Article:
Fabrizio Goldstein made a splash earlier this summer when offering homeless people Spin classes on freshly minted Citi Bikes in New York City. Comedian by trade—this Vice clip in which he blames his father for having a small penis is a good sample—the man known as The Fat Jew is back with a new fitness regimen: Subway Bikram Yoga, again for the homeless.
Goldstein probably won't encounter any lawsuits from Bikram Choudhury, considering his sequence resembles nothing the magnate created, but the sweltering heat in the Manhattan underground—108 degrees with 100% humidity—trumps any hot yoga class I've ever attended.
More importantly, Goldstein's initiative strikes the heart of the underreported and much less glamorous side of yoga: its charitable nature. Most mainstream press regarding yoga requires one of the following elements:
— Celebrities practicing and/or endorsing it.
— New apparel.
— High end retreat centers.
— Sex controversies.
Occasionally scientific studies slip into the mainstream, but that's usually only if it's related to losing weight (something yoga is not particularly suited for, given it slows metabolism, contrary to claims by attention-seeking instructors), or helping veterans grapple with PTSD, one of the most important applications over the past few years—and something that should receive much more attention.
More relevant issues are discussed in the vibrant yoga blogosphere. While some of the unfortunate trappings mentioned above circulate, stories about prison yoga, yoga as an empowering tool to combat sex trafficking in India, yoga studios as soup kitchens and other incredible projects find a home in popular online publications.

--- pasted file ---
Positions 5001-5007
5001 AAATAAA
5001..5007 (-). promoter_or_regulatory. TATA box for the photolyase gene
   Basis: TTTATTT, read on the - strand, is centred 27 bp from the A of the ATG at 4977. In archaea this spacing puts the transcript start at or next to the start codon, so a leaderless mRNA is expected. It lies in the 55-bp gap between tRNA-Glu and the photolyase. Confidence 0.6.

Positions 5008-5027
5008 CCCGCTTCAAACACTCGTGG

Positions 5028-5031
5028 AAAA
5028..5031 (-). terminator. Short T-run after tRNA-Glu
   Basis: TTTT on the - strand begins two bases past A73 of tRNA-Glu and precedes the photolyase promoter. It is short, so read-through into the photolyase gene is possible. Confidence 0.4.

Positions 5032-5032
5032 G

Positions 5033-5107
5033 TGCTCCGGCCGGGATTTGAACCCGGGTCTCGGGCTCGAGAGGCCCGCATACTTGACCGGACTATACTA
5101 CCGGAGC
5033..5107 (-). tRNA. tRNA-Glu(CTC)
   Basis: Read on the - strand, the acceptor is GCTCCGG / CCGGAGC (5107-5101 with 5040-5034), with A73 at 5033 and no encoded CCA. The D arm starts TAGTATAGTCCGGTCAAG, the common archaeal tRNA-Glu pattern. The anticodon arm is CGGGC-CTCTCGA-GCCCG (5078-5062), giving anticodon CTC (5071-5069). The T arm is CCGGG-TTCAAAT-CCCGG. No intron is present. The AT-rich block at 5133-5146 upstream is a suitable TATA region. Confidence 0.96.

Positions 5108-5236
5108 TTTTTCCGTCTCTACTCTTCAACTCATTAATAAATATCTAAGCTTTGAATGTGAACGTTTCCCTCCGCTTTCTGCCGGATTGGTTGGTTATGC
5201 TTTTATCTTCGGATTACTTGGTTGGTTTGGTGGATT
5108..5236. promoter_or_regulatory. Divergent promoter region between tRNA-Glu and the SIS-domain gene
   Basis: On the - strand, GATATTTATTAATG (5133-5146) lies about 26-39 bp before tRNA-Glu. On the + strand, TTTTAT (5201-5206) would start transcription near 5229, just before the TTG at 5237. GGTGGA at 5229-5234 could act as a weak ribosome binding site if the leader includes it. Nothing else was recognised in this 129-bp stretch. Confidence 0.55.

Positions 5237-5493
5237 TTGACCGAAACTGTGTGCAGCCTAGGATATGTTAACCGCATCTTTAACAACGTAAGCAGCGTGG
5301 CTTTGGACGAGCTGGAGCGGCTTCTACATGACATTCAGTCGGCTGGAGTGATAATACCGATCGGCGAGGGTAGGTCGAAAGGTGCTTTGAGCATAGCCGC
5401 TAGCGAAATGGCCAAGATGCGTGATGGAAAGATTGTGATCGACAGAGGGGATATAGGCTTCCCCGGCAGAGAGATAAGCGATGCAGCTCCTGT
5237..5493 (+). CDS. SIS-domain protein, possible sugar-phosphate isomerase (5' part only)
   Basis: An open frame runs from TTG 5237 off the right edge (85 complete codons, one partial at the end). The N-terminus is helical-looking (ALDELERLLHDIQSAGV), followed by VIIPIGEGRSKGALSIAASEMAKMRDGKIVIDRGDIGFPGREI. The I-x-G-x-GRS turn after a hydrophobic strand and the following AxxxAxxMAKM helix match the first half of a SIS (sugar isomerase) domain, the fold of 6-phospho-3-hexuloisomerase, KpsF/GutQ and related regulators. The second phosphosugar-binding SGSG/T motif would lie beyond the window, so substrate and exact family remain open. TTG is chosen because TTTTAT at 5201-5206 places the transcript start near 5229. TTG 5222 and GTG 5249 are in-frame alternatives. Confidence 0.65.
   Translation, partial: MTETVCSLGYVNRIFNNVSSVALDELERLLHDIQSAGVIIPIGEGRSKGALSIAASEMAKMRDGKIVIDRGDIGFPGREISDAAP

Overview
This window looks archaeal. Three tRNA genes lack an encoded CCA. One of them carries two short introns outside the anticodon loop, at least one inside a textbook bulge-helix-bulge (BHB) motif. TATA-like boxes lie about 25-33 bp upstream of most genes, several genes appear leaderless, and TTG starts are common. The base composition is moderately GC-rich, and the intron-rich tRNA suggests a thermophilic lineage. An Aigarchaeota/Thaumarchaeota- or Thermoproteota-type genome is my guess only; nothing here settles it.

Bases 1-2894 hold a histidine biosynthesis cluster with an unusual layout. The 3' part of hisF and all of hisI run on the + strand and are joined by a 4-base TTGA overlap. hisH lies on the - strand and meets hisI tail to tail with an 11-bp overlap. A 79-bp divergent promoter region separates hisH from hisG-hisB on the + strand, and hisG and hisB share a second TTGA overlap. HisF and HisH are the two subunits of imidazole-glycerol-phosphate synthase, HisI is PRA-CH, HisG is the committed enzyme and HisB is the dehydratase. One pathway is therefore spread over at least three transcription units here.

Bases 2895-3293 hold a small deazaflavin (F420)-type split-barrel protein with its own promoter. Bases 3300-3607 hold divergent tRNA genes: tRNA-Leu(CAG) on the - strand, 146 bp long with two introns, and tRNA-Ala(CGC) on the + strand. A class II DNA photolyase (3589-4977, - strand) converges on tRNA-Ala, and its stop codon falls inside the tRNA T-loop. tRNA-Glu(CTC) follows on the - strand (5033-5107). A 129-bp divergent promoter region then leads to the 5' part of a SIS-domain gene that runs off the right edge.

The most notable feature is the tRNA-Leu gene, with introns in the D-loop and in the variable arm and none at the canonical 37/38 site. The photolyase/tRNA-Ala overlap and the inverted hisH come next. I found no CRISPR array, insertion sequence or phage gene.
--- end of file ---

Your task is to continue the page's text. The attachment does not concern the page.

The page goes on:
This is not to say that there's an inherent problem with some amount of commercialism. We exist in a capitalist culture; as former Secretary of Labor Robert Reich recently remarked, it's not capitalism that's the problem, but its wild excesses. There is no better time to contemplate this as our government closes due to the Affordable Care Act, the GOP arguing against its existence while ensuring it will receive its fruits.
That, in a nutshell, is the general problem with commercialized yoga. The internal benefits the practice offers are confused with its presentation; thus, you have a potentially universal discipline that, due to its glossy edge, feels like something shaped for a minority. This, again, is not necessarily due to studio owners, as the economics behind running public spaces is more challenging than one might assume. It's simply a matter of being honest with what yoga can do, and what it cannot, and not getting caught up in the latter.
When yoga is celebrated for its own excesses—spa retreats, $700 designer yoga bags and whatever 'famous' person carries a sticky mat—it cheapens the value of the actual discipline. Yoga is not, by nature, exclusively a charitable endeavor. But when practiced in our modern society, charity becomes an obvious extension, being that a central tenet is understanding your place in the wider world and how your actions affect others.
The Fat Jew claims that his classes are not gimmicks, that they come from the heart. Given the few rough homemade clips available online, Goldstein seems completely genuine in his approach. So then let's celebrate a man helping out a community that the larger culture generally ignores. It might not be as glamorous as a week on the beach, but it's certainly more important.